Scientists from Adolfo Lutz Institute (IAL) and the University of São Paulo (USP) have found the virus origin of yellow fever epidemic in Brazil in howler monkeys.
The study in Scientific Reports was able to retrace the spread of the yellow fever pathogen from the state of Pará by analysing tissue samples from dead howler monkeys. The current ongoing yellow fever epidemic is the worst in forty years.
Establishing the source of yellow fever
Using a molecular study of yellow fever viruses found in dead monkeys, including howler monkeys, and in mosquitoes, the research group discovered that the origin of the strain behind the current epidemic originated in Pará State in North Brazil in 1980.
The chain of events they identified is as follows:
- The virus infected monkeys in Pará;
- It spread throughout the Amazon region until it reached Venezuela and Suriname;
- From 2000 on, the disease migrated to the Center-West and Southeast of Brazil via infection of monkeys;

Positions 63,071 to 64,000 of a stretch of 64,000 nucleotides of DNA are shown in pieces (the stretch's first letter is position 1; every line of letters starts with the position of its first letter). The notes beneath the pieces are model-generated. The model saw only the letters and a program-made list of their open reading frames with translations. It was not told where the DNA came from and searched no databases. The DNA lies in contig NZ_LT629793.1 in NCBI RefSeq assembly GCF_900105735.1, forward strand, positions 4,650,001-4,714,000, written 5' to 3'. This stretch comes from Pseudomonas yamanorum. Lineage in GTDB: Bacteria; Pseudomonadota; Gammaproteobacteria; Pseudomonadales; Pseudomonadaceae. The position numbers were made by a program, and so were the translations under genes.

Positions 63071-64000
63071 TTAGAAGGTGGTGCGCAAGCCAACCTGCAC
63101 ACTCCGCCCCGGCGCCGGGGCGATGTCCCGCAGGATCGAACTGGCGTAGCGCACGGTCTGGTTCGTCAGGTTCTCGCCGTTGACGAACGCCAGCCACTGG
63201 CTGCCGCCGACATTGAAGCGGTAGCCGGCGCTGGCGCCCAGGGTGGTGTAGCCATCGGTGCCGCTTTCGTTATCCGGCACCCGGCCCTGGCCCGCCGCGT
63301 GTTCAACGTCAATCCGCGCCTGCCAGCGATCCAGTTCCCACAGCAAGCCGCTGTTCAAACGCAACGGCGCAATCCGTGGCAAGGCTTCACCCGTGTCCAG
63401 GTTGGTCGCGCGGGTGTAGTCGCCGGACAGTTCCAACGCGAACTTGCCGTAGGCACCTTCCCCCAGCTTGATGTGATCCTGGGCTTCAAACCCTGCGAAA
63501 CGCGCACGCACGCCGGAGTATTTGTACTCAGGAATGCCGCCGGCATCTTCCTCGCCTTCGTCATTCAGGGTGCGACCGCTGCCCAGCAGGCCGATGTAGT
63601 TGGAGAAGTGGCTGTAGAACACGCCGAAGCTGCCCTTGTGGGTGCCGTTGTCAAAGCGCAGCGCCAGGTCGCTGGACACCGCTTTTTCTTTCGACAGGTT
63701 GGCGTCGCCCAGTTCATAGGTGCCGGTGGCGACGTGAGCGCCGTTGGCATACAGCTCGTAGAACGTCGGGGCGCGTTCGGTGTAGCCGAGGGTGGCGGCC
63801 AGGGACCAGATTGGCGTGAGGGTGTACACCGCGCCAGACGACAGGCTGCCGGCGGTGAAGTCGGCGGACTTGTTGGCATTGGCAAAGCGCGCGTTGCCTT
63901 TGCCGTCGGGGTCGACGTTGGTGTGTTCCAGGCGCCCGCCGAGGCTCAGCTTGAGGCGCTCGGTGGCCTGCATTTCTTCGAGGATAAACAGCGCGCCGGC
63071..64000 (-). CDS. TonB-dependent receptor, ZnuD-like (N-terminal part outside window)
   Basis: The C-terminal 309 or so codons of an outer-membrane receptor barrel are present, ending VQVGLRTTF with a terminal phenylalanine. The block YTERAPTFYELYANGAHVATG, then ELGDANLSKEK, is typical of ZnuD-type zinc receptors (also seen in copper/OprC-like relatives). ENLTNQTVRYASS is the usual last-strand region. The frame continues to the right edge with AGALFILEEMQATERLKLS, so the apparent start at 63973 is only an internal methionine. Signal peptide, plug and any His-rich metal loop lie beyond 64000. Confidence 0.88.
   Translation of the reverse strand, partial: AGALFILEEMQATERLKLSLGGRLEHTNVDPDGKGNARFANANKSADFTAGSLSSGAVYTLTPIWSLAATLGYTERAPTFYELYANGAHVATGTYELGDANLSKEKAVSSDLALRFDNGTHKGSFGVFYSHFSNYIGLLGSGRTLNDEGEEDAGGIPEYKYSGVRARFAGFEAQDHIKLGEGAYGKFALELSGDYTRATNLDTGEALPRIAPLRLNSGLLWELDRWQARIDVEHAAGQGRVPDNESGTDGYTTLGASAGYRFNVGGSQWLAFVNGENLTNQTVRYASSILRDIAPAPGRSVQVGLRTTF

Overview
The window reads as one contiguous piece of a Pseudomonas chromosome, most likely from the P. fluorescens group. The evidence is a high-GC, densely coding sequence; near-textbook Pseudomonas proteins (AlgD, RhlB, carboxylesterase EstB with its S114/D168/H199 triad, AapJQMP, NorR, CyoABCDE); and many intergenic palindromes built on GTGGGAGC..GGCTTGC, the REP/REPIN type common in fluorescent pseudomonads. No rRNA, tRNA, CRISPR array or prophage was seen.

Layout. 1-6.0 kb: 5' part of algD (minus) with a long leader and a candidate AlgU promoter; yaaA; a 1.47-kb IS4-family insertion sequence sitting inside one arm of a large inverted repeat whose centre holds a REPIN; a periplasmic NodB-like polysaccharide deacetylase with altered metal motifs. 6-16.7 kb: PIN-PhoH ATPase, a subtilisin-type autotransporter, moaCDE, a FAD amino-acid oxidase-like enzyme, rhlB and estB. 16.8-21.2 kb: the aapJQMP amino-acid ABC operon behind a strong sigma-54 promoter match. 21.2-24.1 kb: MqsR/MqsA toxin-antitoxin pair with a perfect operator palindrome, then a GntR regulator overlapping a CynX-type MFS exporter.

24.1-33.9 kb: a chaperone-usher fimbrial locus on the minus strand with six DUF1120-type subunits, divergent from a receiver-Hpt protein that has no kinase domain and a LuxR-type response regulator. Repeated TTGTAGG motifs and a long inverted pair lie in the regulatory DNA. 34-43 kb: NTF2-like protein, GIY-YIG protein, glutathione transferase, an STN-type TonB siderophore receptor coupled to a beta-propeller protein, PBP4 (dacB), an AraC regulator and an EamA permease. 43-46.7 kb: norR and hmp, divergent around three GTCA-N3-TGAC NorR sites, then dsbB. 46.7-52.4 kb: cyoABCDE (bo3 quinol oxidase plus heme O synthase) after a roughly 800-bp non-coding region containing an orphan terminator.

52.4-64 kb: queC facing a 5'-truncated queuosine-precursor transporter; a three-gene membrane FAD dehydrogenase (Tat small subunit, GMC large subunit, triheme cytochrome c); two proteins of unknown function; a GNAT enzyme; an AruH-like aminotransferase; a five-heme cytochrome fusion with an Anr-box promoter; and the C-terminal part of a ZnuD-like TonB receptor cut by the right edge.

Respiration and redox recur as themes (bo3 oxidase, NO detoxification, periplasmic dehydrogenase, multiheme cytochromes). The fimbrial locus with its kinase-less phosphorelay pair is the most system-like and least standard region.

- The virus reached São Paulo State in 2013; and
- The first deaths of humans in São Paulo occurred in 2016.
The deaths of the howler monkeys from yellow fever
“More than 90% of the dead monkeys are believed to be Alouatta guariba. The species is extremely susceptible to yellow fever,” said Ester Sabino, Director of IMT-USP.
Speaking about the deaths of howler monkeys from yellow fever in Horto Florestal, a nature reserve in the north of São Paulo City in late 2017, Mariana Sequetin Cunha, the lead of this investigation and a researcher from IAL’s Vector-Borne Disease Group, added: “Troops of more than 80 monkeys were entirely destroyed.”
The potential applications for the epidemic in São Paulo State
According to the researchers, the results of the forthcoming studies may enable the determination of whether or not the current epidemic in São Paulo State is on the wane or whether there could be fresh outbreaks due to the virus still spreading in monkeys despite mass vaccination.